The assessment of whether there is a low probability that the protected health information has been compromised must be based on an assessment of at least the following factors:

• The nature and extent of the PHI involved, including the types of identifiers and the likelihood of re-identification.

• The identity of the unauthorized person who used the PHI or to whom the disclosure was made.

• Whether the PHI was actually acquired or viewed.

• The extent to which the risk to the PHI has been mitigated.

The final regulations continue to require that the covered entity notify the individual that his or her PHI has been subject to a breach. A business associate “shall, following the discovery of a breach of unsecured protected health information, notify the covered entity of such breach.”

The final regulations provide clarification regarding the circumstances under which a business associate would be an agent of the covered entity for purposes of the obligations under HIPAA, including the calculation of the notification period under the breach notification rules. Previously, the HIPAA regulations were silent as to which laws would apply for determining whether a business associate is an agent. The final regulations now specify that the determination will be based upon the facts and circumstances, and will be determined using federal common law principles of agency.

Individual Rights
The HIPAA Privacy Rule provides individuals certain rights with respect to their health information. Specifically, covered entities must provide individuals with the right to access and amend their PHI, provide individuals with an accounting of disclosures of their PHI, allow individuals the right to request restrictions on the uses and disclosures of their PHI, and allow individuals the right to request that they receive their PHI at alternative locations or by alternative means.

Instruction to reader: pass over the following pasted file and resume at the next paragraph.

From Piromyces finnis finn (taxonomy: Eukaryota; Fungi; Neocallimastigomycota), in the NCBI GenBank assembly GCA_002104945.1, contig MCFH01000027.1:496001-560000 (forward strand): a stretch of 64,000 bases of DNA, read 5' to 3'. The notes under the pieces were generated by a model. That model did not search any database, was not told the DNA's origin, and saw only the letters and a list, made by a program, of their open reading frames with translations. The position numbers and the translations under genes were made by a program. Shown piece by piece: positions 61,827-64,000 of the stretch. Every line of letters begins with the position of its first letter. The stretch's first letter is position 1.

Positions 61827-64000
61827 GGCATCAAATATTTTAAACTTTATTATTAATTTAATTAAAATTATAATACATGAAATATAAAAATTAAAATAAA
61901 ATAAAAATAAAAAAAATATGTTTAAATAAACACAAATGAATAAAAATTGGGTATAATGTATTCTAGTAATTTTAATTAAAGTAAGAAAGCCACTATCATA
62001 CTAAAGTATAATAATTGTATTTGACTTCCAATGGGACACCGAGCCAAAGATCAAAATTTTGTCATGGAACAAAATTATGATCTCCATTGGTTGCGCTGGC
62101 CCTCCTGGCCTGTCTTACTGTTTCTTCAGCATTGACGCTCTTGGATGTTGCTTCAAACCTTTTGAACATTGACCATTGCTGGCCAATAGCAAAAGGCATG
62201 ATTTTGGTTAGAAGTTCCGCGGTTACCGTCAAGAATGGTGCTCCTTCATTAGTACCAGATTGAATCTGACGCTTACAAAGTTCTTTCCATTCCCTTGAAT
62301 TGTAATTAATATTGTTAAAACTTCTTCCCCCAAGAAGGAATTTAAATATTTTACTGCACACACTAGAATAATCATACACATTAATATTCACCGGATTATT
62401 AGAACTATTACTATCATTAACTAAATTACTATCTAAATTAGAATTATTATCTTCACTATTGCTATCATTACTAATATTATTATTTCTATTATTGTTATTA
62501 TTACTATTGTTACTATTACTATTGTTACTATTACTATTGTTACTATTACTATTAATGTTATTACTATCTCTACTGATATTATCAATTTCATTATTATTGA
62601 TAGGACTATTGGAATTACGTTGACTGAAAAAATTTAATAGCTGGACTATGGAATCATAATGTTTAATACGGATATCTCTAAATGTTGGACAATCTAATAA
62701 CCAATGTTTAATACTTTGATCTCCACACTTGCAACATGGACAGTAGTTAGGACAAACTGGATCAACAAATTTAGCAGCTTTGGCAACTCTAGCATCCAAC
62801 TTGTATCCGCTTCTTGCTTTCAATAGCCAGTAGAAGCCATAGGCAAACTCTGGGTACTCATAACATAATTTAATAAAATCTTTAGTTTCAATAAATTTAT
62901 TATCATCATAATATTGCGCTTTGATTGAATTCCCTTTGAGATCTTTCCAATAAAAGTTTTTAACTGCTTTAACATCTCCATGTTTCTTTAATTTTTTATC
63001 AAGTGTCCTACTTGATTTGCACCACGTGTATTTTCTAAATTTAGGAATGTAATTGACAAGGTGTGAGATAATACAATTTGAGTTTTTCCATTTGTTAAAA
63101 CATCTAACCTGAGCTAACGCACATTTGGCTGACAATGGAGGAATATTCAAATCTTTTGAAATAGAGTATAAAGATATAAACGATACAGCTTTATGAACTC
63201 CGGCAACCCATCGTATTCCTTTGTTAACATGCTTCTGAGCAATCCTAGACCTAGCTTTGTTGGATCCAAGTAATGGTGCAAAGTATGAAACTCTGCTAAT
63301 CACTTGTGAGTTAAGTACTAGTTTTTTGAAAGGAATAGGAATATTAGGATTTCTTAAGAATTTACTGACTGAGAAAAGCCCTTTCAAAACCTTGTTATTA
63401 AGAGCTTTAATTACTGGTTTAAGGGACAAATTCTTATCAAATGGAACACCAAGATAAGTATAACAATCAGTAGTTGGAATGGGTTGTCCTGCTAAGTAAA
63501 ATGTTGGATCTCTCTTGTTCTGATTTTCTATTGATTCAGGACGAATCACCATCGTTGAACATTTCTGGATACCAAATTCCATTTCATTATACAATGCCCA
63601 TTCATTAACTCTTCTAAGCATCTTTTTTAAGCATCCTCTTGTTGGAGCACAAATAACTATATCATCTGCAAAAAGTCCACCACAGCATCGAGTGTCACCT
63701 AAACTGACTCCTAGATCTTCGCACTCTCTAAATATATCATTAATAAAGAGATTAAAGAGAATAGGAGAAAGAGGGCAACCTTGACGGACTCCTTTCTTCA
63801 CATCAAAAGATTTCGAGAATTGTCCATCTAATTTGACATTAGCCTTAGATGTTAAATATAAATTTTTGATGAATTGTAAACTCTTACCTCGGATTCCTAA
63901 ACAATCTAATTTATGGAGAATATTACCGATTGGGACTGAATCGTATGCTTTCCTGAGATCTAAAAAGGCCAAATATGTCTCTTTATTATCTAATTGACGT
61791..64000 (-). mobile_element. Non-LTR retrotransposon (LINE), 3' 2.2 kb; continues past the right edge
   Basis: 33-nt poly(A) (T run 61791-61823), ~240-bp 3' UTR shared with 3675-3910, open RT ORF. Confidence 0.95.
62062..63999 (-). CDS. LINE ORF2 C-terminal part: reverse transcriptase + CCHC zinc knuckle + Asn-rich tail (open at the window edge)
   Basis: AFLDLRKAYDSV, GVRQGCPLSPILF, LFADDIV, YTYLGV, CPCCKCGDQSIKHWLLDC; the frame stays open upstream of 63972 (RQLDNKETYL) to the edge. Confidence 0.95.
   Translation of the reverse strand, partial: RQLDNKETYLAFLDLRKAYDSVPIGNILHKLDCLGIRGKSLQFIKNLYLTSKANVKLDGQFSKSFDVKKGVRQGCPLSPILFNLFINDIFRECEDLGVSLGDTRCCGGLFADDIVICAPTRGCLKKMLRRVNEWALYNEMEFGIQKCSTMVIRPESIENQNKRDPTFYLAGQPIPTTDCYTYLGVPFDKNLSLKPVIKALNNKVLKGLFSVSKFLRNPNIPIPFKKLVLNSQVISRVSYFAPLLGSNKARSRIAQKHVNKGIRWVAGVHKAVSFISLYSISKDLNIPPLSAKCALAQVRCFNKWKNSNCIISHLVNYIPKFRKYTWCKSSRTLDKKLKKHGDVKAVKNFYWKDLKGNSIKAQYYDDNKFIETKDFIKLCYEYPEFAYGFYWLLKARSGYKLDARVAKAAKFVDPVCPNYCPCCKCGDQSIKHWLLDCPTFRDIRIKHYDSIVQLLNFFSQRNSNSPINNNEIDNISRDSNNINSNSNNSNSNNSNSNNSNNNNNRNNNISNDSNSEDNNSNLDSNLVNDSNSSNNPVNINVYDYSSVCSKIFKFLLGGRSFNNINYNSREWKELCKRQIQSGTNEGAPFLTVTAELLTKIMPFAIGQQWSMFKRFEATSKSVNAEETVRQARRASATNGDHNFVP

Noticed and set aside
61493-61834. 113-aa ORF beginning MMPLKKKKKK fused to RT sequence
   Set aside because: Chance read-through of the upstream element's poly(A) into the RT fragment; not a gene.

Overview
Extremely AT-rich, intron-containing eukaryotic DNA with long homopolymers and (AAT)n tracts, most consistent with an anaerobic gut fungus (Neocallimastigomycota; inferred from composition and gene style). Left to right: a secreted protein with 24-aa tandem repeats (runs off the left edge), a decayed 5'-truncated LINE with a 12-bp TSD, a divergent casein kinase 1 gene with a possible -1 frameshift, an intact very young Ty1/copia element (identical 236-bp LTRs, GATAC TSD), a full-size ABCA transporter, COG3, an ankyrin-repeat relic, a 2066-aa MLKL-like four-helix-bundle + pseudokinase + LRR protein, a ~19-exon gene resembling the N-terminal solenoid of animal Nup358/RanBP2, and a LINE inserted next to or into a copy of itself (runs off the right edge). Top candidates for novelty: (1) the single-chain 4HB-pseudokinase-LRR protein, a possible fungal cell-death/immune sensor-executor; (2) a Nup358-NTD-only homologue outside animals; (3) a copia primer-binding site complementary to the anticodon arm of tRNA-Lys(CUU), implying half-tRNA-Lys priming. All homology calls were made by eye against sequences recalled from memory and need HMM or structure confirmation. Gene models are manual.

The final regulations expand individuals’ rights in a number of ways including the following:

• Individuals may obtain electronic access to their PHI that is maintained electronically on a designated record set.

• If an individual requests a covered entity to transmit PHI directly to another person, the covered entity must do so. However, the individual’s request must be in writing, signed by the individual, and clearly identify where and to whom the PHI must be sent.

• Permit covered entities disclosure of a decedent’s PHI “to family members and others who were involved in the care or payment for care of the decedent prior to death, unless doing so is inconsistent with any prior expressed preference of the individual that is known to the covered entity.”